5th Sunday in Lent (B): We Wish to See Jesus!
By: The Rev. Paul Carlson
Carved into the pulpit of one of the churches I used to preach at in my first call are the very same words that start off our Gospel for this Sunday: “Sir, we wish to see Jesus.” When I first read those words, which had been both crudely and permanently gouged into the wood with a pocket knife, I was stunned. In a simple, yet beautiful church, whose altar guild would spend hours making sure everything looked spotless for worship, I was not expecting to be confronted by such aggressive graffiti every time I stepped foot in the pulpit.
I say aggressive, because the way the message was practically slashed into the wood with a pocket knife tilted the words in a very threatening way for me. To this day I cannot help but imagine a congregation member sneaking into that pulpit on a dark night, when no one else was around, and delivering these words to their pastor with the pointy end of their blade. That image has single handedly cut away all the softness or politeness in those words. Now when I hear them, I see a person holding the knife that carved them into that pulpit and hear not: “Sir, we wish to see Jesus,” but “Give me Jesus… Or else.”
Granted, I have been mugged at knife point before and have more than likely confused my experiences with this one particularly traumatic and personal event in my own life. I suspect that no other pastor who has stepped foot in that pulpit before has experienced that message in such a threatening way as I have. But it certainly made an impact on me, and more than anything, made me view those words with the seriousness I believe they actually deserve.
Pastors get lost sometimes. We lose ourselves in stories, in clever wording, and in those wonderful ideas we sometimes get that we just can’t help but share with our congregations. And sometimes we just get plain lost, like everyone, in the struggles of everyday life.
We forget so many important things when we are lost. We forget that all this ministry we are a part of has very little to do with us. We forget that it is God the Father, Son, and Holy Spirit that is truly responsible with the calling, gathering, and enlightening of God’s people. And most of all we forget that it is Jesus, not us, who is given for the salvation of all.
Jesus. Not us.
That is why we gather to worship. That is who we gather to worship. Jesus. Not us. We wish to see Jesus. In the same way that it was for the Greeks at the festival who went to Philip, and for the knife-wielding congregation member, our request, desire, and need is serious. We wish to see Jesus. Give us Jesus. Or else…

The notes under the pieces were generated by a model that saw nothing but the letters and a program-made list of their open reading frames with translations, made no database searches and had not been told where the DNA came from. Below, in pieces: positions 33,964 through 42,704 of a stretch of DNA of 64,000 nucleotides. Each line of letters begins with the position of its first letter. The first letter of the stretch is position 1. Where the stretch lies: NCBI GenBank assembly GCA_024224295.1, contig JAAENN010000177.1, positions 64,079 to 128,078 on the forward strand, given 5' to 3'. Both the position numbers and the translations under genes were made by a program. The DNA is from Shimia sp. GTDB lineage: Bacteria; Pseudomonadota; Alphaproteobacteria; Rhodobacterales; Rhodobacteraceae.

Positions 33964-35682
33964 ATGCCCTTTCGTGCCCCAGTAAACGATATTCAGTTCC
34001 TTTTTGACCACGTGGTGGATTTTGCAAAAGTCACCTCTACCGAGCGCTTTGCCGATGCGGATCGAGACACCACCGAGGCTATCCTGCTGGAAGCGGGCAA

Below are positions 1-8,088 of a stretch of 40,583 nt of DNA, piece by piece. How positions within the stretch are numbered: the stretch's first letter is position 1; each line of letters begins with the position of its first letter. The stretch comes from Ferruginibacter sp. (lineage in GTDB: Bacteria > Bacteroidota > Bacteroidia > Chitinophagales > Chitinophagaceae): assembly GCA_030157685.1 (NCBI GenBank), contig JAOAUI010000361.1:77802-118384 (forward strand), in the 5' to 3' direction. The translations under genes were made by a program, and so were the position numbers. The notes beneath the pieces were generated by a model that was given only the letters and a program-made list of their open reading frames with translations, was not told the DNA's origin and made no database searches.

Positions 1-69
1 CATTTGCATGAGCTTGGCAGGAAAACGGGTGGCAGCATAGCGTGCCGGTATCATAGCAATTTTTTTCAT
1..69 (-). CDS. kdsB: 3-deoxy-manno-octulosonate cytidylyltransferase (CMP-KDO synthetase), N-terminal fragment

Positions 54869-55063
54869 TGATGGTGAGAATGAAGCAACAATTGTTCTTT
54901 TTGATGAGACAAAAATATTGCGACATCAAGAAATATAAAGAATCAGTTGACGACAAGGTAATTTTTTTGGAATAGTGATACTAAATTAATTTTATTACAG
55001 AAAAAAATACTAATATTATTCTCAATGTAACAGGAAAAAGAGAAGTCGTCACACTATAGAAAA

…Or else we’ll get lost.
Have we—the Church—become lost? That’s an important question, I think. Sometimes, I think the answer to it is rather obvious. Yes, we have. Sometimes, I think that we the Church can get so overwhelmed by what, or rather who, people like Philip in the Gospel direct us to when we say we wish to see Jesus, that we get so frustrated—even angry—that we close our eyes. We close our eyes in the shock of who Jesus chooses to reveal himself through and we become lost.
At other times, impatience for God’s promise of the coming Kingdom causes us to be demoralized, especially when the call for justice and mercy in this world that knows nothing of the sort goes seemingly unanswered. We wish to see Jesus, but we know we won’t. At least, not like we want to. And when we know we are about to see something we don’t want to, we close our eyes and we become lost.
There was not a single one of Jesus’ disciples, friends, or family who wanted to see Jesus crucified. The disciple Peter even tried to fight back. When the temple guard came to arrest Jesus in the garden of Gethsemane and demanded, “Give me Jesus, or else!” Peter drew his own sword and immediately lost himself to violence. Yet that was where Jesus insisted he must go. With the guard and to the cross where the whole world would see him, with their own eyes, lifted up.
Then, when Jesus rose from the dead not a single person wanted to see him as he would first appear to them. Not outside the tomb behind locked doors or as a gardener or as a fellow traveler on the road to Emmaus. Yet again that was exactly how Jesus chose to reveal himself.
Sometimes even what we say we want isn’t really what we want. No one wants to see Jesus when they doubt him the most and publicly call him out in the midst of others who are claiming to have actually seen him (think Thomas.) This is why I truly believe that no matter how lost we might get; no matter how tightly we shut our eyes; whether we know it or not and whether we want it or not, Christ will always reveal himself in the way that is best for us.
Like the disciples before us, we too struggle with the way we see Jesus. We have our own particular ways we wish to see Jesus. Even knowing the story of Christ on the cross and hearing the good news we have through that cross, we struggle with following him there. At the foot of the cross it is not a “might” or a “maybe.” When we come to the foot of the cross, we WILL see Jesus. And wherever Christ on the Cross is lifted up, the Spirit will draw our eyes open and we learn an exceedingly important message about life: That those who love it lose it, and those who lose it for Christ’s sake gain it eternally.
The Reverend Paul Carlson is a Lutheran pastor, along with his wife The Reverend Lauren Carlson, at Calvary Lutheran Church in Morganton, North Carolina. Originally from the West Coast, he moved from San Diego to Dubuque, Iowa, where he graduated from Wartburg Seminary. He has served calls in Wisconsin and Virginia and is now enjoying the opportunity he gets as a half-time pastor, raising two children in the foothills of the Appalachian Mountains.